Alcohol-related illnesses have increased in under-18s in recent years
Nearly 25% of 16 to 64-year-olds in the South West - about 750,000 people - are classed as "hazardous" drinkers, according to new figures.
The statistics, in a report by the South West Public Health Observatory (SWPHO), also reveal more than 100,000 are dependent on alcohol.
The report recommends efforts should be focussed in deprived areas and for groups identified as the most at risk.
These include education for under-18s and more support for chronic drinkers.
The report says more than 500 people aged under 18 are admitted to hospital specifically due to alcohol each year in the South West, with boys and girls equally likely to be admitted.
It also says drink-driving is estimated to account for more than 168 serious injuries and about 50 road deaths in the region each year.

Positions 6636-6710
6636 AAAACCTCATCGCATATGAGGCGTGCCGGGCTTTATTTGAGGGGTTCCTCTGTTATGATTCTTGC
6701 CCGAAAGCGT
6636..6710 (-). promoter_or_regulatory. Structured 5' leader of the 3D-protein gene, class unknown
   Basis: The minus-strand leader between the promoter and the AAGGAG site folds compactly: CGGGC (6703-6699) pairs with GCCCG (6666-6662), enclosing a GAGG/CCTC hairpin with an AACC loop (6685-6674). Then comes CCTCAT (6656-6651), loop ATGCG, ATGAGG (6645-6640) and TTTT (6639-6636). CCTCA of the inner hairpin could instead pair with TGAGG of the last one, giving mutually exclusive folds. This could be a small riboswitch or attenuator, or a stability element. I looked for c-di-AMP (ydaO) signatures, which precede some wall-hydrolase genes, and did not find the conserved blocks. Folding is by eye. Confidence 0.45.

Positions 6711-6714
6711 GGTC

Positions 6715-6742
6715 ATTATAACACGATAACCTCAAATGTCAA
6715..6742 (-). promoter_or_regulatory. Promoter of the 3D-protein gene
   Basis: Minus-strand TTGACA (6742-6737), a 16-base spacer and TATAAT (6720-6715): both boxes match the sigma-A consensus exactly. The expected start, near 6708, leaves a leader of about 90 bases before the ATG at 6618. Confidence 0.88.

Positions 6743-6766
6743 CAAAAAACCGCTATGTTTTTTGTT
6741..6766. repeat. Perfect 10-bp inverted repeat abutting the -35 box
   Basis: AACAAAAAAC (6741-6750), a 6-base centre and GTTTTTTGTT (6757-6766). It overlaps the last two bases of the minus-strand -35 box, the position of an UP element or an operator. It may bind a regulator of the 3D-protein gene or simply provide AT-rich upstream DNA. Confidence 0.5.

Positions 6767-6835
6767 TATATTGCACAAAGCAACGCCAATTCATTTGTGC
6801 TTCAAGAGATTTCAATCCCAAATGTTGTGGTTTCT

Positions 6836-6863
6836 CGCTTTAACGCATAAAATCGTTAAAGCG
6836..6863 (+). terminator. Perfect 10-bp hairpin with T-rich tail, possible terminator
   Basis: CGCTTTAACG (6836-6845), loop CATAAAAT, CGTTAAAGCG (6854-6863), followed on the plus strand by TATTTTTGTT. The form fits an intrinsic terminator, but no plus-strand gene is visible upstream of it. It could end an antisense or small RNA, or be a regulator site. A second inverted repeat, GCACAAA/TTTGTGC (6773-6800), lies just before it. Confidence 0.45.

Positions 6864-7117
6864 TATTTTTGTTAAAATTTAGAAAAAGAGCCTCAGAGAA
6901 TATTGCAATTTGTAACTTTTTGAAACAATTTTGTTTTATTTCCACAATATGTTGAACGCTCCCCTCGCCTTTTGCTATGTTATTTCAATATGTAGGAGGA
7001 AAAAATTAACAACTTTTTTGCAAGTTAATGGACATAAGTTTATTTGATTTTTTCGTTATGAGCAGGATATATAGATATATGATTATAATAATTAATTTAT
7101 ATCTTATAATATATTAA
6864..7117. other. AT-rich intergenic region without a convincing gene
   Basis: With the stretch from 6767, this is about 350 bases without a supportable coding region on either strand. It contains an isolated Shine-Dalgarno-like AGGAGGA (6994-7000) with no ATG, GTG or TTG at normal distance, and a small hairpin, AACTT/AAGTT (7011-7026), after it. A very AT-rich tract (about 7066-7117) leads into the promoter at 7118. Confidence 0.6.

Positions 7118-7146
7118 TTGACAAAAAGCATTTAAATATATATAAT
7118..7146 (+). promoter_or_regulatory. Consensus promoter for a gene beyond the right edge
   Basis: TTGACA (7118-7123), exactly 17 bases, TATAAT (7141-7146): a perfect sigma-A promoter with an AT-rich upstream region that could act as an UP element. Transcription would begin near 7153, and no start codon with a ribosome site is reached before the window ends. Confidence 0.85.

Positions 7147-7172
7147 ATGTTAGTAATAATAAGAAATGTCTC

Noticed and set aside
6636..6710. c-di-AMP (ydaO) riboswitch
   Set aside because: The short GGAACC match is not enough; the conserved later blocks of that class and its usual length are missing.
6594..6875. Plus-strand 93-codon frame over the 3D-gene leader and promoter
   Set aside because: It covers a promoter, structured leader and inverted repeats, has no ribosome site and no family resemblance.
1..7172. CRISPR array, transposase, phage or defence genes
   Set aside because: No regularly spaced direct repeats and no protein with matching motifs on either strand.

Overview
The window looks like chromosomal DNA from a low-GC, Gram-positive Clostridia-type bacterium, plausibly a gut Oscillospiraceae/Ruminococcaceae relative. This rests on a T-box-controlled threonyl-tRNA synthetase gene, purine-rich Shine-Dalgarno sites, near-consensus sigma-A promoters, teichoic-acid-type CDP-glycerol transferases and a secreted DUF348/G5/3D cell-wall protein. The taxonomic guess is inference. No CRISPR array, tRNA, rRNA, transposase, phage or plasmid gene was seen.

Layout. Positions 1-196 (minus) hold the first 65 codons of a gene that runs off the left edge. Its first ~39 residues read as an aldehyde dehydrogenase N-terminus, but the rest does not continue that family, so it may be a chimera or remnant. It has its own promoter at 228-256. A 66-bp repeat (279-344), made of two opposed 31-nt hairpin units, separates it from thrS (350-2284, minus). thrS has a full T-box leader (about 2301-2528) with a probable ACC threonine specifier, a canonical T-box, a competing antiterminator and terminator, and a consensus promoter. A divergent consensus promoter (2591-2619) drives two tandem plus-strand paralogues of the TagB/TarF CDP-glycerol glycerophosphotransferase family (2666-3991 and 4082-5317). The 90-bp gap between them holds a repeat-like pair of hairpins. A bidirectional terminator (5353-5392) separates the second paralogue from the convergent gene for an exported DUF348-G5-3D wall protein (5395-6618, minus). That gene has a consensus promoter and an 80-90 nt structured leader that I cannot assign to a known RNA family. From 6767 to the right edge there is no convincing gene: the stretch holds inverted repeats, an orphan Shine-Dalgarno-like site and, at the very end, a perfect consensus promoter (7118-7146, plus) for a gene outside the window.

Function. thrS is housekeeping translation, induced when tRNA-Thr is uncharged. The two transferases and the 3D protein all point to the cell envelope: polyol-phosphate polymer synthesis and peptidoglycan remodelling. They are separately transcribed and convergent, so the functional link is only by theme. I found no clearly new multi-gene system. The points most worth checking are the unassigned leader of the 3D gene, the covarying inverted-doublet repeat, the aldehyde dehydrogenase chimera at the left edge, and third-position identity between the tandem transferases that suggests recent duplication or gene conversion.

Hazardous drinkers are categorised by the World Health Organisation as people who drink above recognised sensible levels but are not yet experiencing harm.
The SWPHO report says hazardous drinking can double men's risk of liver disease, raised blood pressure, some cancers and violent death.
In women, it increases the risk of liver disease and breast cancer.
According to the 1992 government White Paper, sensible drinking limits were defined as a weekly alcohol consumption of less than 21 units for men and less than 14 units for women.
Health authorities and agencies in the region, which covers Devon, Cornwall, Isles of Scilly, Avon, Somerset, Gloucestershire, Dorset and Wiltshire, are now working together to develop a joint strategy to support those whose drinking is out of control.
The South West Public Health Observatory was created in 2005. Its key tasks include monitoring health and disease trends.